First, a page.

One pathway by which terpenes may work is by activating the body’s own GABA system. GABA is an amino acid produced naturally in the brain. GABA functions as a neurotransmitter, facilitating communication among brain cells.
GABA, is best described as the brakes of the brain. It is the body’s most important inhibitory neurotransmitter. GABA lowers the activity of neural cells in the brain and central nervous system. That has the effect of moving the brain and the body into a lower gear. By inhibiting neural activity, GABA helps initiate sleep, decreases mental and physical stress, reduces anxiety, and encourages a calm, stable mood. Some terpenes that have sedative and anti-anxiety effects, including myrcene and alpha-pinene, have been shown to work in part by activating the brain’s GABA system, increasing calm, lowering anxiety, promoting sleep.
Some of the best terpenes for sleep and relaxation
Pinene. This terpene, found in pine plants (and pine essential oils) as well as in cannabis, has been shown to increase non-REM sleep, reduce sleep latency (the time it takes to fall asleep) and to lower anxiety. Pinene is one of the terpenes that may affect the GABA system.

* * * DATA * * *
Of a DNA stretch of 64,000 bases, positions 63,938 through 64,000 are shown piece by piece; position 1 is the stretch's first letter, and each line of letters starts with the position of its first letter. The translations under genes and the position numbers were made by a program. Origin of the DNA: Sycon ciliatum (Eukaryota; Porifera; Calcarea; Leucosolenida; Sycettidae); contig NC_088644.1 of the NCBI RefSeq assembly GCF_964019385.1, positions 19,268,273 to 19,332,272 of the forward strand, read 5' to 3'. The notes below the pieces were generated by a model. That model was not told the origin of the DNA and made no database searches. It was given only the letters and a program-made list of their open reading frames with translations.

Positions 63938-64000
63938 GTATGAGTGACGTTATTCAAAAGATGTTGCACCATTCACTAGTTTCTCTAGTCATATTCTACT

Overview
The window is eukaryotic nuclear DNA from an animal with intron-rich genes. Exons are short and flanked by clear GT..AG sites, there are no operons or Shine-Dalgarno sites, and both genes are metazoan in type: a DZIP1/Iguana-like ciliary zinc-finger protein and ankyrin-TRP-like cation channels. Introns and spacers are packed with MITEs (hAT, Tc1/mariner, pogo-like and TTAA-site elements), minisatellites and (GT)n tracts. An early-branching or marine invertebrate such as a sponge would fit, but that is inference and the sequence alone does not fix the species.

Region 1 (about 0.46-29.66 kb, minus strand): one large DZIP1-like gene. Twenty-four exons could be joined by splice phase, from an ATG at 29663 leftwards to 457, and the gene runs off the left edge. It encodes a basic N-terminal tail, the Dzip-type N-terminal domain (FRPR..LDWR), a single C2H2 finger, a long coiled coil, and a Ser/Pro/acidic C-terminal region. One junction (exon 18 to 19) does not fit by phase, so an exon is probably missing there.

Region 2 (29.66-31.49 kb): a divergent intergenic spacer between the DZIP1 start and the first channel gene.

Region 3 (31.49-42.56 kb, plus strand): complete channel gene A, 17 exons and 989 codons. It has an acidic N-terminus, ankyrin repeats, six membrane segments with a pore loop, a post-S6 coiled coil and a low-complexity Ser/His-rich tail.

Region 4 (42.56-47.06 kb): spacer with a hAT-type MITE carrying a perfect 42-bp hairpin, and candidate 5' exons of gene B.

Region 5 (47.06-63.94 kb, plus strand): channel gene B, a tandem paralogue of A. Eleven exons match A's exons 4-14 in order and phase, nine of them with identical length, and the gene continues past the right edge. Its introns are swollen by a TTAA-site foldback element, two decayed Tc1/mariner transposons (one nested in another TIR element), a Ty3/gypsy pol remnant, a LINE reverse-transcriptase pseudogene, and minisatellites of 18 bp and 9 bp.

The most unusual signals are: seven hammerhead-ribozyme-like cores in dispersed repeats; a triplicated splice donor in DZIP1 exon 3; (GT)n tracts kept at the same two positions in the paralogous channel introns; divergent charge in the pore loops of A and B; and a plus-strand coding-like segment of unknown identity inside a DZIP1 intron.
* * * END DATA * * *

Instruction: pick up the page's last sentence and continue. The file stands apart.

Myrcene. This terpene is found in many strains of cannabis. Myrcene is also found in a lot of fruits and herbs, including mangoes, basil, thyme, and lemongrass, as well as in the sleep-promoting plants hops and ylang ylang. Myrcene has been shown to have sedative effects.
Caryophyllene. This stress, anxiety and pain-relieving terpene may also promote sleep as a result of those relaxing, anxiolytic and analgesic properties. Caryophyllene has a spicy, peppery aroma—in addition to cannabis, it is also found in cloves and black pepper.
Limonene. This terpene can be found in citrus peels as well as in cannabis. Limonene has been shown to lower anxiety and stress. Limonene has also been shown to have anti-depressant effects. Scientists think its calming, mood-lifting effects come from limonene’s ability to elevate serotonin levels in the brain. Serotonin is an important hormone and neurotransmitter for sleep (among other things, it is required to help produce the sleep hormone melatonin) and limonene’s serotonin-boosting effects may make this terpene a sleep-promoter. Studies have shown that limonene may help reduce insomnia symptoms.
When using any natural therapy, it’s important to know what you’re looking to achieve with it. Some people with trouble sleeping want to relax without necessarily being directly induced to sleep. Others need more specific relief to achieve better rest: relief from pain, or from anxiety that keeps you awake.
Whatever the reason you're having trouble sleeping, you can best be sure our CB2 Calm | Sleep | Recover blend has you covered. Our proprietary blend uses various terpenes that affect GABA activity, to help relieve stress and anxiety, promote a balanced mood, and help with sleep. This puts this product in the company with other well-known sleep-promoting supplements, including valerian and hops, magnesium, and L-theanine, all of which affect the brain’s GABA activity.